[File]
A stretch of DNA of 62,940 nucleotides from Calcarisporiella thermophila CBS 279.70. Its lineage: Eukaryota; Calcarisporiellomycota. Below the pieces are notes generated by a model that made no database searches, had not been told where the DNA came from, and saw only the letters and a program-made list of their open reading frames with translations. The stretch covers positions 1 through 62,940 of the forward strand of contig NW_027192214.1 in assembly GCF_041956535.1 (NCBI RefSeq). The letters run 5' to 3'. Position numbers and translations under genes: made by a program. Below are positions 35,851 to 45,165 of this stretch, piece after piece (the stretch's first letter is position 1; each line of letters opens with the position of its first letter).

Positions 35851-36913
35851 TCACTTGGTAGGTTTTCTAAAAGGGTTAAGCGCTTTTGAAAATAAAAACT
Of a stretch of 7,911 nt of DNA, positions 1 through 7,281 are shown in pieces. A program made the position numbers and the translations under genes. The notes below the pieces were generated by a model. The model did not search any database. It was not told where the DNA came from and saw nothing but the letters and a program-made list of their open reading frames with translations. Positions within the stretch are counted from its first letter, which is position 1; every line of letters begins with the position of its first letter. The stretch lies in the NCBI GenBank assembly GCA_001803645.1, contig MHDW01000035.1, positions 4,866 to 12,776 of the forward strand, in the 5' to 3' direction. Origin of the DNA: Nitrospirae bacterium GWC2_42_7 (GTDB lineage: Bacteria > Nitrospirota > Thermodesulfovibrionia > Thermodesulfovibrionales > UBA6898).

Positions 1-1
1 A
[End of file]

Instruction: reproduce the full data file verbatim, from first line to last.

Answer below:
A stretch of DNA of 62,940 nucleotides from Calcarisporiella thermophila CBS 279.70. Its lineage: Eukaryota; Calcarisporiellomycota. Below the pieces are notes generated by a model that made no database searches, had not been told where the DNA came from, and saw only the letters and a program-made list of their open reading frames with translations. The stretch covers positions 1 through 62,940 of the forward strand of contig NW_027192214.1 in assembly GCF_041956535.1 (NCBI RefSeq). The letters run 5' to 3'. Position numbers and translations under genes: made by a program. Below are positions 35,851 to 45,165 of this stretch, piece after piece (the stretch's first letter is position 1; each line of letters opens with the position of its first letter).

Positions 35851-36913
35851 TCACTTGGTAGGTTTTCTAAAAGGGTTAAGCGCTTTTGAAAATAAAAACT
Of a stretch of 7,911 nt of DNA, positions 1 through 7,281 are shown in pieces. A program made the position numbers and the translations under genes. The notes below the pieces were generated by a model. The model did not search any database. It was not told where the DNA came from and saw nothing but the letters and a program-made list of their open reading frames with translations. Positions within the stretch are counted from its first letter, which is position 1; every line of letters begins with the position of its first letter. The stretch lies in the NCBI GenBank assembly GCA_001803645.1, contig MHDW01000035.1, positions 4,866 to 12,776 of the forward strand, in the 5' to 3' direction. Origin of the DNA: Nitrospirae bacterium GWC2_42_7 (GTDB lineage: Bacteria > Nitrospirota > Thermodesulfovibrionia > Thermodesulfovibrionales > UBA6898).

Positions 1-1
1 A